Hundreds of protestors gathered outside of the Brooklyn Center Police Department this Wednesday evening following the fatal Daunte Wright shooting.
A statement from John Harrington, the Minnesota Department of Public Safety Commissioner, read, “The crowd tonight continued to present some public safety challenges as they pulled on the fence, shot pyrotechnics, lobbed bricks and bottles over the fence. I think tonight we were around 500 people there, yelling and chanting late into the evening.”
According to Harrington, there was not one report of a fire or looting near the Brooklyn Center, Saint Paul, or Minneapolis.
Chief of the Minnesota State Patrol, Col. Matt Langer, said that the crowd on Wednesday evening was much smaller than Tuesday’s.
Langer talked with reporters, noting that “things started out very peaceful.”
“I can tell you that the discussion we had internally was that the number one tool we wanted to use tonight was patience, and that’s what we exercised for a long period of time even though we saw groups coming and fortifying and we saw umbrellas and we saw plywood shields and makeshift barricades and blocks and bricks brought in to the scene,” said Langer.
Hennepin County Sheriff Speaks Out
Dave Hutchinson, Hennepin County Sheriff, said otherwise. He told reporters that “a lot” of objects were being thrown at authorities on Wednesday.
Authorities began issuing dispersal orders around the time of the 10 p.m. curfew, which is when the crowd began to scatter, according to Langer. The Minnesota State Patrol was not forced to use any rubber bullets or chemical munitions when arresting protestors.
According to Hutchinson, the majority of people arrested on Wednesday night were not residents of Brooklyn Center.
What Sparked The Protests?
The protests began on Sunday after Daunte Wright, a 20-year-old black man and father of a 2-year-old boy, was fatally shot in an officer-involved shooting.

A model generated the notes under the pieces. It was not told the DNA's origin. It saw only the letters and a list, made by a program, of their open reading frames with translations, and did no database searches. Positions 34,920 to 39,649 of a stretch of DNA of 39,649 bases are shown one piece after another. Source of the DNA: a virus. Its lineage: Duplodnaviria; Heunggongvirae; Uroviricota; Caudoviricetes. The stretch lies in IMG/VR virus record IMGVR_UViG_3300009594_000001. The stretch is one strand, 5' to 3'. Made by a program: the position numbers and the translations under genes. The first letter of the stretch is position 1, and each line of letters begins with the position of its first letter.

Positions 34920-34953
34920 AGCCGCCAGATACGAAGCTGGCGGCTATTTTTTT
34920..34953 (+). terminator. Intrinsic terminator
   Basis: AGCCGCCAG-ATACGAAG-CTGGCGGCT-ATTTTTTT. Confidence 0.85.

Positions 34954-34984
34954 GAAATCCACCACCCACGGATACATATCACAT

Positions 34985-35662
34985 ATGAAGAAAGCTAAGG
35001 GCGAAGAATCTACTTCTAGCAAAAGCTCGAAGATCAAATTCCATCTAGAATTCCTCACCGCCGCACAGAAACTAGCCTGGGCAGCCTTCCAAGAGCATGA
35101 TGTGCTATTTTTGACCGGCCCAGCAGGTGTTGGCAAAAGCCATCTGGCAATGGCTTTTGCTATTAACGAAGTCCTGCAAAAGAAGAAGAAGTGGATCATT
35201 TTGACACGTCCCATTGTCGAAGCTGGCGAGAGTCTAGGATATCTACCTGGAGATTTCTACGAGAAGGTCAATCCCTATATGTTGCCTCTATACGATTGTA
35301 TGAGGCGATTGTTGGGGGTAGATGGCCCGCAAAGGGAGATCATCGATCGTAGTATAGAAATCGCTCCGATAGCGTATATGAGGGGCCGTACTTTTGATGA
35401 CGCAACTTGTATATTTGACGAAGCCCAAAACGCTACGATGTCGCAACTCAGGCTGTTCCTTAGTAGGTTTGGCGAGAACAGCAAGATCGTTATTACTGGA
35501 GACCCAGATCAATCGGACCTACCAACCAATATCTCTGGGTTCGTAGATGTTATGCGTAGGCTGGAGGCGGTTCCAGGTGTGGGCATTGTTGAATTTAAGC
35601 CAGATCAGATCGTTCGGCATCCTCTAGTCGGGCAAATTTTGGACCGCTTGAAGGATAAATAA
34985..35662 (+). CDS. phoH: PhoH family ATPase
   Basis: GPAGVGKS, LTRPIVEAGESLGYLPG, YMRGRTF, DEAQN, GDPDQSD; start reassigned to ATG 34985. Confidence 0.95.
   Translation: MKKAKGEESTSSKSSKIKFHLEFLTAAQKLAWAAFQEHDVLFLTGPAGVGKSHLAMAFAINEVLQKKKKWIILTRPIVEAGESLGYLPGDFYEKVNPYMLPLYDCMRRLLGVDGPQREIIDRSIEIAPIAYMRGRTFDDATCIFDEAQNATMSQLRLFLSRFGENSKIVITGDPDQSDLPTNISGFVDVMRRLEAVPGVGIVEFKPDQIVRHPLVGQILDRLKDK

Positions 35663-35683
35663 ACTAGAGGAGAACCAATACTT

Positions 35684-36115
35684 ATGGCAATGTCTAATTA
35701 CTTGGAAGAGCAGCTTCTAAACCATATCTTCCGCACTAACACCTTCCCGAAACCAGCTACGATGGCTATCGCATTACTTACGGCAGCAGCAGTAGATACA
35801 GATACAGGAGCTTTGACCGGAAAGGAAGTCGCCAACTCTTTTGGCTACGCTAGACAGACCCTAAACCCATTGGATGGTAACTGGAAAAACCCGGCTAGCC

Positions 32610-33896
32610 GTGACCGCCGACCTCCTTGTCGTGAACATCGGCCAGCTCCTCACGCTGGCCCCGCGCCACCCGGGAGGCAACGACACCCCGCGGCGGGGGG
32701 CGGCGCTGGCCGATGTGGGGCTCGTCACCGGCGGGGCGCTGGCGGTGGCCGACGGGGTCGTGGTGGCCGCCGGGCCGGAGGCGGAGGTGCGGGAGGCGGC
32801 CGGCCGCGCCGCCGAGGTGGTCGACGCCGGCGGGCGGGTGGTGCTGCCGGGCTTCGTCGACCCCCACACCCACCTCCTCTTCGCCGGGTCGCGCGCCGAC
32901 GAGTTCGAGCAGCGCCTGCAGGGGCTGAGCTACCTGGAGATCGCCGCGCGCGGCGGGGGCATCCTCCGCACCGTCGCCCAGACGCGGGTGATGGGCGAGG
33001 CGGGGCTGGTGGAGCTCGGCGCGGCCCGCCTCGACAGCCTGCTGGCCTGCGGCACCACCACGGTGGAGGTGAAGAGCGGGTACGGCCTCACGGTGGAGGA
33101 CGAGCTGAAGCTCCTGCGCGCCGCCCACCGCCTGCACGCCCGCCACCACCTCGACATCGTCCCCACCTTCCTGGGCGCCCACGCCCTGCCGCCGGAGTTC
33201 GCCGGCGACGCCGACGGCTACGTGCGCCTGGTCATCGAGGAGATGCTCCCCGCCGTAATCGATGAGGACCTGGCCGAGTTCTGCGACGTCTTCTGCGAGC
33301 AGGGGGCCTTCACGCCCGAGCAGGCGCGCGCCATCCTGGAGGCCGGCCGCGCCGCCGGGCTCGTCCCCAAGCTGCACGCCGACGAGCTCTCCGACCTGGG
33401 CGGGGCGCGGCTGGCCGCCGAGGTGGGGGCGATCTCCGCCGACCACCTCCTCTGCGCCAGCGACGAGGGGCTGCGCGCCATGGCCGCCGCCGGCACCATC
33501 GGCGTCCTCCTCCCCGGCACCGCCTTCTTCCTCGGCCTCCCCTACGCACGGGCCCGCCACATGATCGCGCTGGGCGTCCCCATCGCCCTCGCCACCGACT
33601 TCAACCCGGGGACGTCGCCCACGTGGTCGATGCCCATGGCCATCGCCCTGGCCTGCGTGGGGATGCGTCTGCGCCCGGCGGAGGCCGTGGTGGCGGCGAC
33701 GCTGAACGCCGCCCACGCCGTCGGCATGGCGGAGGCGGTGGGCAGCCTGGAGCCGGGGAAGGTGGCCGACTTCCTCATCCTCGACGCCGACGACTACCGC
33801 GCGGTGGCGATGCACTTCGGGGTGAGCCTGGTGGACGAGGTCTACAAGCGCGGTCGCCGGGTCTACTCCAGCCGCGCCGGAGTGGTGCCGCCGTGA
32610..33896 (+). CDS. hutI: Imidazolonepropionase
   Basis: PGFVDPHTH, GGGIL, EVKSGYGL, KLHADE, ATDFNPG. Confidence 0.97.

Wright was 10 miles northwest of Minneapolis taking a drive in Brooklyn Center when he was stopped by police on Sunday afternoon. According to the officers at the scene, he was initially pulled over due to an expired registration tag. However, police determined that he had an outstanding gross misdemeanor warrant during the traffic stop.
As police attempted to take Wright into custody, he got back in his car. It was at that moment that Kim Potter, a 26-year veteran of Brooklyn Center’s Police Department, fired her gun at him.
The Hennepin County Medical Examiner released a preliminary report on Monday, labeling his death as a homicide due to a fatal gunshot wound to the chest.
The Police Department said that Potter’s intention was to deploy her taser rather than her gun and that the shooting was “accidental.”
Body camera evidence shows Potter giving Wright a warning that she was about to deploy her taser.
“It is my belief that the officer had the intention to deploy their Taser, but instead shot Mr. Wright with a single bullet. This appears to me, from what I viewed and the officer’s reaction and distress immediately after, that this was an accidental discharge that resulted in the tragic death of Mr. Wright,” said Brookly Center Police Chief Tim Gannon.
However, according to civil rights attorney, Ben Crump, “A 26-year veteran of the force knows the difference between a taser and a firearm. Kim Potter executed Daunte for what amounts to no more than a minor traffic infraction and a misdemeanor warrant. Daunte’s life, like George Floyd’s life, like Eric Garner’s, like Breonna Taylor’s, like David Smith’s, meant something.”
Potter is set to appear in court this Thursday at 1:30 p.m. local time.